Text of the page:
Hello Games, notorious developer of No Man’s Sky broke their more than three month silence the other day. After the community surrounding the game has been collectively losing their minds since release, the update came kind of out of nowhere. Hello Games announced the “Foundation Update” which will allow players to build bases in-game. Apparently, this update is also the launch pad for future updates to the game as well. It’s a curious move, but perhaps a necessary one given the levels of unhappiness surrounding the game. But will it be enough?
No Man’s Sky was a title that crept up on me. I had been peripherally aware of the game and the hype surrounding it. But as with most overhyped properties, I find myself relatively able to ignore the news about them until about a month before release. Usually, at that point, I sit down and read about a game, taking into account just how hyped they are. With No Man’s Sky I read about a space game that was very largely based around exploration. This idea, at its very core, strikes a powerful chord with me. This idea is also where I fell victim to some of the false hype generated around the game.
I played a lot of Elite: Dangerous doing what many people consider to be the least fun aspect of the game: exploration. As someone who spends a lot of time reading about astronomy and astrophysics—just as a general hobby—space exploration has always been incredibly intriguing to me as a game concept. This was especially true when based in the small amount of realism of having a model of the Milky Way Galaxy to explore. No Man’s Sky lacked that realism and that was okay too because of how heavily it focused on the exploratory context.
The game seemed so varied in how much exploration there would be to do. A universe so large that you couldn’t hope to explore the whole thing—you never know what you might find on the next planet you check. And that’s how I played it. I explored every planet in every system I went to, maybe not fully, but enough to see what was up. Sadly, it only took a few star systems of this to realize that the procedural generation was not as great as what I and presumably many others felt should have had. No Man’s Sky went from an infinite space exploration game to a game where we were exploring tiny star systems full of planets that were filled with creations that often were about as impressive as creatures out of Will Wright’s Spore.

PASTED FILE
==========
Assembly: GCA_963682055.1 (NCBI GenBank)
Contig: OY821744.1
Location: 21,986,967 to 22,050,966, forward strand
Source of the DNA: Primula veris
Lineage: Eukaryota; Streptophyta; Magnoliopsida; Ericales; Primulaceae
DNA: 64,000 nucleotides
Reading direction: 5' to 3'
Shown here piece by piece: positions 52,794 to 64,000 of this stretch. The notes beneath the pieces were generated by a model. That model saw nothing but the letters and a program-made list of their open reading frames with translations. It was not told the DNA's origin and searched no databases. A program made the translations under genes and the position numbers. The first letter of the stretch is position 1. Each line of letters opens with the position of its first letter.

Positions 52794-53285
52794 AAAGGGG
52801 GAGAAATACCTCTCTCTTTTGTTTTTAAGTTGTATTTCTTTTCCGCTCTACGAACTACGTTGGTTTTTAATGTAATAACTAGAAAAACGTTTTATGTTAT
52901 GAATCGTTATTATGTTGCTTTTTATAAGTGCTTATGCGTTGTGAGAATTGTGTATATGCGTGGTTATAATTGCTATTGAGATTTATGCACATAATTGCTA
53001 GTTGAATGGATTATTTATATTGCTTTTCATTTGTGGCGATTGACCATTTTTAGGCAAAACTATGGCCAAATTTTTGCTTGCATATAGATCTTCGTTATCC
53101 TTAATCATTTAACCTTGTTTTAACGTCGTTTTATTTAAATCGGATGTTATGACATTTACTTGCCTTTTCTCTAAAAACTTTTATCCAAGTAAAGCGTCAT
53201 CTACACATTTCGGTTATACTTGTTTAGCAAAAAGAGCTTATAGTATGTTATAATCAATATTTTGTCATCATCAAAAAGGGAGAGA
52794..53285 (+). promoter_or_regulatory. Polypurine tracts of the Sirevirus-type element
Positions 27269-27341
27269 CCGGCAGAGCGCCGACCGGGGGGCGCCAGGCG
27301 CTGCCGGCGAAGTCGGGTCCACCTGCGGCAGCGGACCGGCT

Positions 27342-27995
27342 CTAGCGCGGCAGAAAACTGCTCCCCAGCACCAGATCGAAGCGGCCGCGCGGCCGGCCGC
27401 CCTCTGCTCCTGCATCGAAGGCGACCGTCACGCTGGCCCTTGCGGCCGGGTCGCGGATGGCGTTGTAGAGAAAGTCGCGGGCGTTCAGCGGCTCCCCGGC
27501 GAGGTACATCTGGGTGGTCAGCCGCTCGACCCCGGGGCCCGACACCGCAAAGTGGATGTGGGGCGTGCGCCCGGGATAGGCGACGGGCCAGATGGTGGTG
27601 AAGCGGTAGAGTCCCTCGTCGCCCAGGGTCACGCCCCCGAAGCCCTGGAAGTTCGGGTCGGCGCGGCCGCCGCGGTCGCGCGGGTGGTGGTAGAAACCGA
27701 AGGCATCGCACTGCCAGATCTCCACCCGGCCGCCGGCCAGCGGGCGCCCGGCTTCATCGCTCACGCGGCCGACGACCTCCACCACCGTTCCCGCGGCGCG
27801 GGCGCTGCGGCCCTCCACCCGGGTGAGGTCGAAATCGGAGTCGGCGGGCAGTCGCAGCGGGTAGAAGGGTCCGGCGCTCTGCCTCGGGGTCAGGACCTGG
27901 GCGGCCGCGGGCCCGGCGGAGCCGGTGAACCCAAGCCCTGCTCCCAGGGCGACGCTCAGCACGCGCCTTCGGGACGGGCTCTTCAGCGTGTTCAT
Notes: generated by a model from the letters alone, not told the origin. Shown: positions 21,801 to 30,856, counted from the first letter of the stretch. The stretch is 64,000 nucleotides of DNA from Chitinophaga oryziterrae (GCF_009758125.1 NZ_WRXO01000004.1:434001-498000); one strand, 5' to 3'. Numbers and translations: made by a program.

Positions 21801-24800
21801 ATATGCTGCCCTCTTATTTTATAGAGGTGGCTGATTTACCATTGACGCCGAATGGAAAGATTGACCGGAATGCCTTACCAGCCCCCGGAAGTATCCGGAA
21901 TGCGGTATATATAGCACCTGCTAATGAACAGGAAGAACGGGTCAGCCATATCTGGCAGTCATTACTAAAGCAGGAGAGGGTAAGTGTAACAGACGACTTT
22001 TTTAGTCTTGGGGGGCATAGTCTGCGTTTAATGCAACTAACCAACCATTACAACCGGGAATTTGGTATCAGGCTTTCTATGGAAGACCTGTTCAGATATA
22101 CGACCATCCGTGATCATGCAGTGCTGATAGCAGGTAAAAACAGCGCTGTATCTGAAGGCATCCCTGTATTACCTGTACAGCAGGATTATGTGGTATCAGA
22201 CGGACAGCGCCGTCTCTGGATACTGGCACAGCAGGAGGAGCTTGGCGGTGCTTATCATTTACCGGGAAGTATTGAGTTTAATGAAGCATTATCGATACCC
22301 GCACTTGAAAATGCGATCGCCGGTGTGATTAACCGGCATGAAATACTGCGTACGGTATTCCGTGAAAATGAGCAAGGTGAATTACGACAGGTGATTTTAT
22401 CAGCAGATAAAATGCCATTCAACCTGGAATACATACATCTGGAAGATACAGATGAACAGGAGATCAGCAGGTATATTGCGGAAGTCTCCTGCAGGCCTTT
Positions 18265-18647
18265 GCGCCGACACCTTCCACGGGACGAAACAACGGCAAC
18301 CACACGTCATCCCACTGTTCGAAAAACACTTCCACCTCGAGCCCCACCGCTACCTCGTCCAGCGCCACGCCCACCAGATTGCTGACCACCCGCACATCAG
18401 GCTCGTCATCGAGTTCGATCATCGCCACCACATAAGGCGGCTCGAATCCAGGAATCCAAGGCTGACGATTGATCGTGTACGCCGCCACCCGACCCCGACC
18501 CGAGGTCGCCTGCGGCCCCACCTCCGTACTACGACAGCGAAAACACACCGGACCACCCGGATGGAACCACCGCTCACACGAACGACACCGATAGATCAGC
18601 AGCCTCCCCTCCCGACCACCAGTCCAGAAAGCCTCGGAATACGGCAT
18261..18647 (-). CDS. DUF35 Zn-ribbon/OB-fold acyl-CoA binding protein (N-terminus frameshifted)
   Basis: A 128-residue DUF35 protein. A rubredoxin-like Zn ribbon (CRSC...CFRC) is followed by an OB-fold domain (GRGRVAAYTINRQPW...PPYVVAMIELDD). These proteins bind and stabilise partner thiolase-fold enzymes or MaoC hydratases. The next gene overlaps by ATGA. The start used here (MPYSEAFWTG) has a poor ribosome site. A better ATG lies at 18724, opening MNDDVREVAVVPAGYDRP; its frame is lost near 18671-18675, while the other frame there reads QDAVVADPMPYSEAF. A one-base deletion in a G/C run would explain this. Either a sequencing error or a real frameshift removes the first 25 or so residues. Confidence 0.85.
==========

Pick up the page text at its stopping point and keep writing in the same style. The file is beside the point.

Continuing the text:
While it’s fair to expect that any game that promises the sort of procedural generation that No Man’s Sky promised would eventually reach that point, the realization came too early. The game was still frequently beautiful, and I kept playing because of that. There was a lot to like, in the sheer style and concept of the presentation. But it nagged at me that every star system was the same 2-4 slightly varied planets. Most of those planets having a similar amount of flora and fauna. A game can only get so far on concept alone.
The update looks good, but most players are rightfully skeptical. It’s going to add a lot of stuff that should help to add a bit of variety to the game, including difficulty modes and a rather robust looking base-building system. You can read more about it on the official No Man’s Sky website. But what is it really doing to the game? Not much. The page for the update says that it’s the “foundation for things to come” and “the first of many free updates” but so what? In large part the update serves as a distraction from the major flaws of the game rather than any attempted fix. Yes, it provides a bit more variety to the game, and provides some needed usability options in being able to build camps and save points. But it’s a band-aid solution, and one I expect players will quickly tire of.
What the communication of the update does not provide the players with is any sort of roadmap going forward. What it looks like, at this point, is that rather than improving the base exploration experience of the game, the development team is instead going to be tacking on additional features that do little but distract. And I get it, the game needs more for players to do. But if the developers have spent the time they claim to have spent reading user response to the game they might realize the common thread which links the ongoing, but oft-drowned out, positive response to the game. That is: people love to share the really interesting and beautiful things they find.
No Man’s Sky was, and maybe still is, an opportunity for the developers to provide something truly new and interesting to gamers. The Foundation Update is a homogenous update in the survival game brand that proves they are still squandering that opportunity.